Flowers will be laid at Lenin's Mausoleum and there will be ceremonies in honor of the founder of the Soviet Union across Russia, including in his birthplace of Ulyanovsk, but major events will wait until next year's 140th anniversary.
"In Moscow we will hold only a mass placing of flowers at the Mausoleum. Other large-scale events are not planned, but regional chapters will hold Lenin readings, meetings and roundtables in memory of the great man," Russian Communist Party secretary Valery Rashkin told RIA Novosti.
Lenin retains some support but is a controversial figure in Russian history, with the exhibition of his corpse in a mausoleum on Red Square particularly contentious.
Although an opinion poll in November of last year saw only 42% of respondents claim they were "positive" about the father of the Bolshevik Revolution - eight points down on 2005 - he was still the second-most-popular figure after Nicholas II, the last tsar.
In January 2009, an opinion poll taken on the eve of the anniversary of his death found that two thirds of Russians thought Lenin should be buried, with 41% describing the continuing public display of his body as unnatural.
The Mausoleum reopened on Sunday after two months' of maintenance works.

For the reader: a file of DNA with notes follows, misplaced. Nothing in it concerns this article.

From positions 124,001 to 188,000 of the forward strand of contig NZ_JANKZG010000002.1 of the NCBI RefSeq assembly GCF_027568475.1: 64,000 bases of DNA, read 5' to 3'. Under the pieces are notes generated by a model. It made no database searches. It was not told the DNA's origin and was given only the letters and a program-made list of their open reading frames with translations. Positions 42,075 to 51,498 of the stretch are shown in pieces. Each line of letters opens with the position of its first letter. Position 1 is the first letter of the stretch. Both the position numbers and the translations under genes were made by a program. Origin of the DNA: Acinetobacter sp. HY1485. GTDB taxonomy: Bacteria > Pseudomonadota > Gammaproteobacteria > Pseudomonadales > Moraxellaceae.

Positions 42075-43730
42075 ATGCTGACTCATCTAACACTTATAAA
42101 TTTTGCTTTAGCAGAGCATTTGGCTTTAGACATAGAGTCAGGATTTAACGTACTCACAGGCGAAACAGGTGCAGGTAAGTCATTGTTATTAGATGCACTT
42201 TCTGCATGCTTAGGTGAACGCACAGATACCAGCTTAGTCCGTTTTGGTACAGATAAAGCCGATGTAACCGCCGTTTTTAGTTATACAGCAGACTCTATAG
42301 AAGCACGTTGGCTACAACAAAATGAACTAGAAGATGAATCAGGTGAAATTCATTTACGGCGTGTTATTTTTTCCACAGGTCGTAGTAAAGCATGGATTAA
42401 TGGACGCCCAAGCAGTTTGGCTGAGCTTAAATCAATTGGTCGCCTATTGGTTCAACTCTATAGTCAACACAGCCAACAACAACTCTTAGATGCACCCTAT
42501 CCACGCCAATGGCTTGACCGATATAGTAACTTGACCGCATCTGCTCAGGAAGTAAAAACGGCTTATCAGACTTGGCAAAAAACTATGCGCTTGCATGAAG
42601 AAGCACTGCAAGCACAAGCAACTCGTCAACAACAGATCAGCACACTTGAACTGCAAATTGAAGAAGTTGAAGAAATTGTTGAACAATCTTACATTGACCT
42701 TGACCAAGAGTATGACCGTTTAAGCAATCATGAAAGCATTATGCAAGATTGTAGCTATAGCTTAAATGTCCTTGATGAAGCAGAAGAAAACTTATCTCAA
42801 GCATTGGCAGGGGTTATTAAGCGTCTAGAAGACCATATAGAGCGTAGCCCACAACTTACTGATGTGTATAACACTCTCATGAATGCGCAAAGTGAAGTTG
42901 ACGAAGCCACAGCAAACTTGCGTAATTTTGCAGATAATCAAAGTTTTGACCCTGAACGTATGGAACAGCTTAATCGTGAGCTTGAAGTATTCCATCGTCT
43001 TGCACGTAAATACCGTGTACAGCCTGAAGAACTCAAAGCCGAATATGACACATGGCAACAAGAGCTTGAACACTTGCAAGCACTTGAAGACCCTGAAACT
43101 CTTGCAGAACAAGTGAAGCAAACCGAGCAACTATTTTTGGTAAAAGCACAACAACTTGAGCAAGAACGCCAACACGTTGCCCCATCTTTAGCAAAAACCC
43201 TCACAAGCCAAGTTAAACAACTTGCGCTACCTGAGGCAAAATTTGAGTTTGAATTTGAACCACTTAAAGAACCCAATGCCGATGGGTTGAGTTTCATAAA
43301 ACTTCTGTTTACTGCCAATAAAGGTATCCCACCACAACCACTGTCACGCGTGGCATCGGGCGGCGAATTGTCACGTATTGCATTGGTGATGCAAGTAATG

The Russian Orthodox Church reiterated on Tuesday its view that Lenin should be buried.
"The present position of Lenin's body, exhibited for public display, contradicts our cultural tradition. It has in fact become a tourist object," said Archbishop Vsevolod Chaplin, the head of the Synod department on interaction between the church and society.
Communist Party leader Gennady Zyuganov said on the eve of the anniversary that global events meant it was important for Lenin to retain his position in the public eye.
"In the world there are very powerful forces that do not allow Lenin to rest, even lying in the mausoleum, because he defended the ideals of freedom, equality, brotherhood, and respect for the worker," Zyganov told journalists. "Lenin said that imperialism is evil. He asserted that the speculative financial system would sooner or later collapse and become bankrupt, and the capitalist division of the world would lead to the new wars."
For now, the Communists seem to be winning the battle over Lenin's resting place.
Following mass rallies in response to the vandalism of a Lenin statue in St. Petersburg on April 1, a senior Kremlin official said that there was no need no move the Bolshevik leader from the Mausoleum, and that any attempt to do so could have serious consequences.
"The recent blast at the Lenin statue in St. Petersburg led, as you know, to protests. Just imagine for a minute what would happen if we were to try to move Lenin's body," Vladimir Kozhin, head of the Kremlin property management department, told the Tribuna paper.
The 10-meter high bronze figure in St. Petersburg was badly damaged by an explosion that ripped a large hole in the rear of the statue, which has been removed for repair work.